During this global health crisis, we must take care of ourselves, but we also must not take more than we need. Nor should we act without thinking of the implications of those actions on others around us. Selfishness during this time of crisis places others’ lives at risk.

The simple child is the one who asks, “what does this mean?”.

We answer this question throughout the seder when we pick up each item on the table and explain its symbolism.

We should approach information without assumption or accepting a single perspective or gathering our news from one familiar source.

We should approach information the same way today, without assumption or accepting a single perspective or gathering our news from one familiar source.

For everything from medical news and statistics to the manner in which we utilize technology, we should reflect on questions and uncertainty with openness and patience and the willingness to accept there is so much we don’t know at this time.

What questions do we ask and how do we adjust to a new normal?

Finally, we have the son who does not know how to ask. We are all there now with the fourth son in some way, regardless of expertise or prior knowledge of pandemics.

Even the most knowledgeable among us experiences shock as we struggle to make sense of this “new normal”.

What questions do we ask and how do we adjust? We are wired to seek control and the sad reality is we have little control now over this global challenge.

The situation is unlike anything we have ever faced we will continue to absorb information, answering questions we may never previously have thought to ask.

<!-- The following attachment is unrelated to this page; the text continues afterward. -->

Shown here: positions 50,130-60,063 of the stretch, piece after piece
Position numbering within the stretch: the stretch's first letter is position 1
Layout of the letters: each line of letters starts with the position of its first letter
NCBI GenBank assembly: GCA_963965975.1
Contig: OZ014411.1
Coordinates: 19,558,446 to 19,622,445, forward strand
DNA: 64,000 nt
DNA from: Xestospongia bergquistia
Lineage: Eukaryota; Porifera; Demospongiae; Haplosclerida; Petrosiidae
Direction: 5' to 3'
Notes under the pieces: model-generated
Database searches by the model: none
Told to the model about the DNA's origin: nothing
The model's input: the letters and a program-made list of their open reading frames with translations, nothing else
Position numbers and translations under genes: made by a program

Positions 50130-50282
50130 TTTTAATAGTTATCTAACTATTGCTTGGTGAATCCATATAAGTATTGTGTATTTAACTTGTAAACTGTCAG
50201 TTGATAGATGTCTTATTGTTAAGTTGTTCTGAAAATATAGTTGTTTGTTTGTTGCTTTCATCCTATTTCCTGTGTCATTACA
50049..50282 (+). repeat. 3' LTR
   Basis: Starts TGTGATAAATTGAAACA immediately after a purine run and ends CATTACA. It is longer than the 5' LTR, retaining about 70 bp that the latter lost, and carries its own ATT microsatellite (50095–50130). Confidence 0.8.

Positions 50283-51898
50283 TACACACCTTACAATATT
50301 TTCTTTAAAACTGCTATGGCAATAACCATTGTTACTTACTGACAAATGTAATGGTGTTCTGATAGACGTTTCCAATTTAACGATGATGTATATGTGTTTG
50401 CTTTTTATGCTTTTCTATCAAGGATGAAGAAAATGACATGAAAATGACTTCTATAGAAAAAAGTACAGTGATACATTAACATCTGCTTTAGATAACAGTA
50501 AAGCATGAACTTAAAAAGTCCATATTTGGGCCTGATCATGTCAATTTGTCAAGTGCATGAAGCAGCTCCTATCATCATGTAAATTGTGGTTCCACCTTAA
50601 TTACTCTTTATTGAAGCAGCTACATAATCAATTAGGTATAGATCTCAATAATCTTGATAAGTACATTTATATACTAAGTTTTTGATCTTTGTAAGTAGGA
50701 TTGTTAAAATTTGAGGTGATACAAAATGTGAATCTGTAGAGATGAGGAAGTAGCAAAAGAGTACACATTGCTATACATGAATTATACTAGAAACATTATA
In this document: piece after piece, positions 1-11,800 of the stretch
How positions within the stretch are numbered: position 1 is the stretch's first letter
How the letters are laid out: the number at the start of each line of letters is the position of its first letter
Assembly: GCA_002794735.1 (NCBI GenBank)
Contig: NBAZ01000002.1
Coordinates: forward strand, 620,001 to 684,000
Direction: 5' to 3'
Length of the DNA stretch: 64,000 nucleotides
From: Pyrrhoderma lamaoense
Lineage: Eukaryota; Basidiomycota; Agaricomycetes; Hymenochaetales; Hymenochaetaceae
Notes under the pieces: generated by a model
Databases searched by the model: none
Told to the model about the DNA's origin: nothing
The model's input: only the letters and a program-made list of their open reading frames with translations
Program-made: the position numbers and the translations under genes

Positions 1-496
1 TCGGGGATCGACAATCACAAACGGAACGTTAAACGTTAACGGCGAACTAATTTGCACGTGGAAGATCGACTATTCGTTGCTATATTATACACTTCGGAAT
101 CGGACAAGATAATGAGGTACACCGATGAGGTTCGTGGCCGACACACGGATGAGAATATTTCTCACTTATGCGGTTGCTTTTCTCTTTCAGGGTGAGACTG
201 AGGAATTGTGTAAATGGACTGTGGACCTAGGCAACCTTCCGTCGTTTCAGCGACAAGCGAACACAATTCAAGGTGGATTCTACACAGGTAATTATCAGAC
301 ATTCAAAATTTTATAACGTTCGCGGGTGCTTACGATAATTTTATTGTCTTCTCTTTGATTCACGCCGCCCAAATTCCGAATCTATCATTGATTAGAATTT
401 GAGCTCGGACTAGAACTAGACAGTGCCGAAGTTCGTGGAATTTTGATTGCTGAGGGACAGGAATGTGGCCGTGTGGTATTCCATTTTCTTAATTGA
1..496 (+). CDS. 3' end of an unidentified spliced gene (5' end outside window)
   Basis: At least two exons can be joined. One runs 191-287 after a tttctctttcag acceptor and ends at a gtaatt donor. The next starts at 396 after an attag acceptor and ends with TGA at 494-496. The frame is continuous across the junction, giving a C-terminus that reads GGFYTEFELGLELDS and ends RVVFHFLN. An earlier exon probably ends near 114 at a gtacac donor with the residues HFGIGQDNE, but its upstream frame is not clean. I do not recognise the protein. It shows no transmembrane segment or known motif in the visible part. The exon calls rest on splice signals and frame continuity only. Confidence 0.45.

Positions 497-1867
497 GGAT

This may represent our greatest mental challenge. What questions do we ask and how do we adjust? We are wired to seek control and the sad reality is we have little control now over this global challenge.

Accepting that we need to take a breath and move forward one day at a time will help soothe our minds and spirits.

The constant search for information and resultant worry can be overwhelming. In response, accepting that we need to take a breath and move forward one day at a time will help soothe our minds and spirits.

Remember that worry is prayer for what you don’t want. This doesn’t mean letting go of helpful measures, but rather accepting that we may move forward gently and with compassion for others, listening with a curious and sympathetic ear to those who ask the questions we don’t know to ask — or answer.

Respect everyone’s personal struggle

At this year’s seder, we must invite all four sons to the table. Welcome each personality and respect everyone’s individual struggle.

As we join together for our virtual Seder, we ask, as is our tradition: “Why is this night different from all other nights?”

Let us pay careful attention to the fourth son, who is silent. He deserves our attention this year more than ever.

The best answer I can offer is we truly do not know why. Every night in recent months has been different. Our circumstances change rapidly.

So, let us invite all archetypes of the four sons, in recognition of their complex characters.

Most importantly, let us pay careful attention to the fourth son, who is silent. He deserves our attention this year more than ever. Let us not ignore him, for he lives within each of us, and none of us deserves to be ignored.

Student Rabbi Remy Liverman will serve United Hebrew Congregation throughout the 2019-20 academic year.